Open Access (free)
Medicine and culture in the nineteenth century

This collaborative volume explores changing perceptions of health and disease in the context of the burgeoning global modernities of the long nineteenth century. During this period, popular and medical understandings of the mind and body were challenged, modified, and reframed by the politics and structures of ‘modern life’, understood in industrial, social, commercial, and technological terms. Bringing together work by leading international scholars, this volume demonstrates how a multiplicity of medical practices were organised around new and evolving definitions of the modern self. The study offers varying and culturally specific definitions of what constituted medical modernity for practitioners around the world in this period. Chapters examine the ways in which cancer, suicide, and social degeneration were seen as products of the stresses and strains of ‘new’ ways of living in the nineteenth century, and explore the legal, institutional, and intellectual changes that contributed to both positive and negative understandings of modern medical practice. The volume traces the ways in which physiological and psychological problems were being constituted in relation to each other, and to their social contexts, and offers new ways of contextualising the problems of modernity facing us in the twenty-first century.

Hysterical tetanus in the Victorian South Pacific

In this chapter, Daniel Simpson delineates a complex model of imperial and cultural entanglement in the context of the death of the naval captain James Graham Goodenough under a hail of poisonous arrows on the Santa Cruz Islands in 1875. This was a moment in which previously vague British fears of the poisons of Santa Cruz were seemingly confirmed. However, the ship’s surgeon, Adam Brunton Messer, pointed to certain medical, cultural, and environmental factors that countered this popular hysteria. Superstitious dread of the reputed poisons of the region, Messer argued, had predisposed British sailors to a nervous irritability which either mimicked or encouraged the onset of tetanus. Furthermore, he insisted, endemic neurosis amongst sailors was responsible for the increasing prevalence of tetanus in the wounds of those struck by ostensibly poisonous arrows. Drawing upon new psychopathological understandings of the relations between mind and body, Messer effectively collapsed any distinctions between ‘civilised’ and ‘uncivilised’ peoples clashing in the South Pacific by imagining that modern medical education might work in both cases to supplant antiquated superstitions and anecdotal evidence. His medical hypotheses, deployed at a juncture of intense intercultural contact, served both to characterise and to realise a form of medical modernity.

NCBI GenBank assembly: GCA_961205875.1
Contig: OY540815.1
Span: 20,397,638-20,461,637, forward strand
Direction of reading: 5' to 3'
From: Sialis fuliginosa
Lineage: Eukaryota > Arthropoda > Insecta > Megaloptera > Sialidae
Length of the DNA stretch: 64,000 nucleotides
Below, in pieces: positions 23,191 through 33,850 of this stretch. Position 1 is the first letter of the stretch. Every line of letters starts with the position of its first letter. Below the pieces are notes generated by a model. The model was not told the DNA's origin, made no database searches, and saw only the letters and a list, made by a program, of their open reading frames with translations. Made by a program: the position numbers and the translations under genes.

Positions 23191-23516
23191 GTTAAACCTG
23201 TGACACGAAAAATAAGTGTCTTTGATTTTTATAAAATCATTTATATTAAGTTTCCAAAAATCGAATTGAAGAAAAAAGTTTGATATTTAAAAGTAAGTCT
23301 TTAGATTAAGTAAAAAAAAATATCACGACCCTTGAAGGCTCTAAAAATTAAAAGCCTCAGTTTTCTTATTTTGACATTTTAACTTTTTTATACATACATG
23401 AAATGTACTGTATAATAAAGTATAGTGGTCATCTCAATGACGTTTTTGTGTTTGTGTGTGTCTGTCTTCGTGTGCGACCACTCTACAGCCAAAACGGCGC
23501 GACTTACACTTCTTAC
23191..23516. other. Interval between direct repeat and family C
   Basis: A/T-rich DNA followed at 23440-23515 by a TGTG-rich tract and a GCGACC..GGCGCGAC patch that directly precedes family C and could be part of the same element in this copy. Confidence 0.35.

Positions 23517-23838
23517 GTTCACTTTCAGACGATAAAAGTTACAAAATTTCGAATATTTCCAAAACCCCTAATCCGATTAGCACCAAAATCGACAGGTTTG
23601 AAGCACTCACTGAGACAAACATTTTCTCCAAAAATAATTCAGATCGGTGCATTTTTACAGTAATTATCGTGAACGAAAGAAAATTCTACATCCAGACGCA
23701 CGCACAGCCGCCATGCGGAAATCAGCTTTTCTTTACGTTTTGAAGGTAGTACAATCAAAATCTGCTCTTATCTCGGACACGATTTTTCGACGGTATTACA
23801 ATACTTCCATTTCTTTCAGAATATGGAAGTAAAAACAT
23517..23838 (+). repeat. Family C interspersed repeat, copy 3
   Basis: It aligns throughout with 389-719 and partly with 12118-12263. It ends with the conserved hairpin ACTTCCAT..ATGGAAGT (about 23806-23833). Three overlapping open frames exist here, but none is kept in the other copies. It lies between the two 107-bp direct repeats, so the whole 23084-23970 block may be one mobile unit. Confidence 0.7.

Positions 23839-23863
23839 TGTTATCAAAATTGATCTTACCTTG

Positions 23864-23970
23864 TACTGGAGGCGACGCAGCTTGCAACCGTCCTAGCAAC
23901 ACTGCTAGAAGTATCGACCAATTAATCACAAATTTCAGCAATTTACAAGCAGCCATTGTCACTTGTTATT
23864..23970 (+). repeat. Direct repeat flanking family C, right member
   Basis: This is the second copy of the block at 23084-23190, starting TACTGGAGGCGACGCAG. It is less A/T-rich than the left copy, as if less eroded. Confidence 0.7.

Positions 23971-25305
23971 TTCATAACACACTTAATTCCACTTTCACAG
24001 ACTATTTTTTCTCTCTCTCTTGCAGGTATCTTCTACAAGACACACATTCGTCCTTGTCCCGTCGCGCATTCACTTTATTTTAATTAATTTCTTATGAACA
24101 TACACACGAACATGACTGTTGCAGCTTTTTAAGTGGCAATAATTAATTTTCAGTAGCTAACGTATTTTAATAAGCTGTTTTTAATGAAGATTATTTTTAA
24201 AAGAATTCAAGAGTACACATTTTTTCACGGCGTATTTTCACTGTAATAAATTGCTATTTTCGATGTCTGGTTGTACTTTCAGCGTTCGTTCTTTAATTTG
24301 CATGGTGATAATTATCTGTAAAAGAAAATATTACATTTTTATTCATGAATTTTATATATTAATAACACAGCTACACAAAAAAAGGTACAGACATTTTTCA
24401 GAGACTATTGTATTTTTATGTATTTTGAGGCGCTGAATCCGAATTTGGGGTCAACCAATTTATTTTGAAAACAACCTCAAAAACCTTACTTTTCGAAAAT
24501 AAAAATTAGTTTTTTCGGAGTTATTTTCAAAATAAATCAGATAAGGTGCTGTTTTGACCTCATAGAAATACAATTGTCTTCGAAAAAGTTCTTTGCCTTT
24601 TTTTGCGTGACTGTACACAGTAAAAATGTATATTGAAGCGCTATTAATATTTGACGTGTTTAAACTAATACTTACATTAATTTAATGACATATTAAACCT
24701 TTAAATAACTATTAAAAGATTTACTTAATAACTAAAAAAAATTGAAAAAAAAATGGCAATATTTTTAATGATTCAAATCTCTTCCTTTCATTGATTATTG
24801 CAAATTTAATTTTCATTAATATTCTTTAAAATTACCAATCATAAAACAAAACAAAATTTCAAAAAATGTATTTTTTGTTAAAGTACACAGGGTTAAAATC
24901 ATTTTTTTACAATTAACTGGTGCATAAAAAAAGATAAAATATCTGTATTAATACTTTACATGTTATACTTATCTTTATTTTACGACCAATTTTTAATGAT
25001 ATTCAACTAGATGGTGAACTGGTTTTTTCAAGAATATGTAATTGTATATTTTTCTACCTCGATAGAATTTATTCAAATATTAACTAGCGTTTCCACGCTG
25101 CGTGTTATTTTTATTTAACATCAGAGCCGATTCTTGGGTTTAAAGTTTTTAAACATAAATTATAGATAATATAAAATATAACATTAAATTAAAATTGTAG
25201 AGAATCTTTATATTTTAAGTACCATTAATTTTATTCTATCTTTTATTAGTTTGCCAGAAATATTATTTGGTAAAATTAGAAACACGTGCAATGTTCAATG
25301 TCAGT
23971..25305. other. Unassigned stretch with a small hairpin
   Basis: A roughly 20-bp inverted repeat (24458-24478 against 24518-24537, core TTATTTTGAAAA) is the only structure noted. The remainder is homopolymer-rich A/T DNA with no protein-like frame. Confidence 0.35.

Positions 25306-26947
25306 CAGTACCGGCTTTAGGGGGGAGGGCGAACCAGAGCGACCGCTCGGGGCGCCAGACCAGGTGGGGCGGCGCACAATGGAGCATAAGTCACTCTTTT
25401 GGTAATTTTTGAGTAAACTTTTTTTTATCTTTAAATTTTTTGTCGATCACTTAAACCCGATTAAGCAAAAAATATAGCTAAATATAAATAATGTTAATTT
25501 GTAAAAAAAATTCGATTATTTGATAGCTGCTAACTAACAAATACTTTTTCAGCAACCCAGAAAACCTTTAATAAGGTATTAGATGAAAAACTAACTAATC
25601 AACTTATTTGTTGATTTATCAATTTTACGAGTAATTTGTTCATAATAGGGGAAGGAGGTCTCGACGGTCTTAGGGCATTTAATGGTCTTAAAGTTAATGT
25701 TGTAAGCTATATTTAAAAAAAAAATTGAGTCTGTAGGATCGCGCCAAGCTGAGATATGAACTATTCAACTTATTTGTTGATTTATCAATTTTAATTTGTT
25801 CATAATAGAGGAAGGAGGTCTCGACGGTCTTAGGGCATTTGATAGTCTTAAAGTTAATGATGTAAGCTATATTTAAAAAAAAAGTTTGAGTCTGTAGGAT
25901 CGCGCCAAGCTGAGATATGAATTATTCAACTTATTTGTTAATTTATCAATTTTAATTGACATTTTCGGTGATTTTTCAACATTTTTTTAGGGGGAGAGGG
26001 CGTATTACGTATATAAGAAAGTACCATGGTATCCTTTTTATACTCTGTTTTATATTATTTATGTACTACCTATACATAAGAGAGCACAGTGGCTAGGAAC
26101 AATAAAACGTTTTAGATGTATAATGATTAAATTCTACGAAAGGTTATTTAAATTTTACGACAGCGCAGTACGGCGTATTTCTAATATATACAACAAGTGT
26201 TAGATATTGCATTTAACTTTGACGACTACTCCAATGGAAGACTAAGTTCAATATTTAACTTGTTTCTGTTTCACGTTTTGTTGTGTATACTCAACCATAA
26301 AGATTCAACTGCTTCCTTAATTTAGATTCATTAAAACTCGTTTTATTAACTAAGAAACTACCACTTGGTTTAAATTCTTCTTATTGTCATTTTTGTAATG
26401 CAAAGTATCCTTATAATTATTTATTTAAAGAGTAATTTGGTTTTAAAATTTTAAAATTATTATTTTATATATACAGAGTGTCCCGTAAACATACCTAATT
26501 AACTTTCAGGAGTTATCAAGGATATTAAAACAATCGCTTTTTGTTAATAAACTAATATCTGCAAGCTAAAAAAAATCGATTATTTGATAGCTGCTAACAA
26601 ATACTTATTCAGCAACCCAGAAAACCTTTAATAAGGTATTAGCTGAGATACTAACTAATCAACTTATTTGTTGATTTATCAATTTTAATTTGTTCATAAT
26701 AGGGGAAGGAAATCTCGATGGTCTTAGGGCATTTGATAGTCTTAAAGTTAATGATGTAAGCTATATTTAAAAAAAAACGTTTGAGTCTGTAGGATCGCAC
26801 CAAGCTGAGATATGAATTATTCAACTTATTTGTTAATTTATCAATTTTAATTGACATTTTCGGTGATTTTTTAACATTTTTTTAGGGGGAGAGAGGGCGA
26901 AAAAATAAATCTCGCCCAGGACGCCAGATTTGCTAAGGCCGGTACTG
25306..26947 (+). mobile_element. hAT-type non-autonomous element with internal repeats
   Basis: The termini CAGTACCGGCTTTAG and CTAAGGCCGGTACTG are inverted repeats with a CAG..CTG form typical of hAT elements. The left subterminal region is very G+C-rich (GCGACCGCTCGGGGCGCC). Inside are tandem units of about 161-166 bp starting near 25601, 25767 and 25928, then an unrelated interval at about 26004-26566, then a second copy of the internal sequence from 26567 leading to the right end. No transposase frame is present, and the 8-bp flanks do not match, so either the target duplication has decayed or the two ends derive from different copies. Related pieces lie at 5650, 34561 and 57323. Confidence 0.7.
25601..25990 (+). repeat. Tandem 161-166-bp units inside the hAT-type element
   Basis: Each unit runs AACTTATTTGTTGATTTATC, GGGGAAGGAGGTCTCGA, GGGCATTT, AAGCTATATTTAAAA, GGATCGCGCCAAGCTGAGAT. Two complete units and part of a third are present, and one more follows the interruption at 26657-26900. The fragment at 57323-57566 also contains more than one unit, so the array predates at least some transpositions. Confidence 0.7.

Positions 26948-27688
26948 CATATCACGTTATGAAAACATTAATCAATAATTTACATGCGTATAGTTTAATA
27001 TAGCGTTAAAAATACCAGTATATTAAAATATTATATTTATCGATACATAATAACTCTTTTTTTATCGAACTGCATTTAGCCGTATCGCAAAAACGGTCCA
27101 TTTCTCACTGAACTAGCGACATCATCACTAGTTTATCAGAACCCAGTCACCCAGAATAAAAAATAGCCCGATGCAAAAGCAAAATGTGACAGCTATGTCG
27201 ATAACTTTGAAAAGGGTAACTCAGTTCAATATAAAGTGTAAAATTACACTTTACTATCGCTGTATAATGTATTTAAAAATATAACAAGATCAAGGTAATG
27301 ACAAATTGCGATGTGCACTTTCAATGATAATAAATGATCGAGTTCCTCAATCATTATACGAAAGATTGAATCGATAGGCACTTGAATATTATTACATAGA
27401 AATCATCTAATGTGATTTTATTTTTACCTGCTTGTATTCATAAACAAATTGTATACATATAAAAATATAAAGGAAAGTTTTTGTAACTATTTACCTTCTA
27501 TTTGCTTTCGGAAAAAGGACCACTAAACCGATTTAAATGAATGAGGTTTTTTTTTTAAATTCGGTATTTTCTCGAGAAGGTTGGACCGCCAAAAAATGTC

in Progress and pathology
Daktar Binodbihari Ray Kabiraj and the metaphorics of the nineteenth-century Ayurvedic body

. 7 In fact, Chatterjee's entry point into the question had been precisely through the actor's category of ‘ adhunikata ’ or ‘modernity’ amongst nineteenth-century Bengali intellectuals. Along similar lines and more recently, Dipesh Chakrabarty has called for the ‘provincializing’ of European modernity. 8 The argument I want to pursue here, however, is not merely that there are many medical modernities. Of course there are and the introduction to this

in Progress and pathology
Open Access (free)

. 32 This particular disease of modern life carried different meanings in different social, cultural, and political contexts. Part of the function of this collection, then, is to register both the disciplinary convergences that give rise to such diagnoses, and the varying and culturally specific conditions of what constituted medical modernity around the world. Nineteenth-century anxieties about health and modernity have attracted a good deal of attention in recent scholarship, much of this focusing upon discrete disease

in Progress and pathology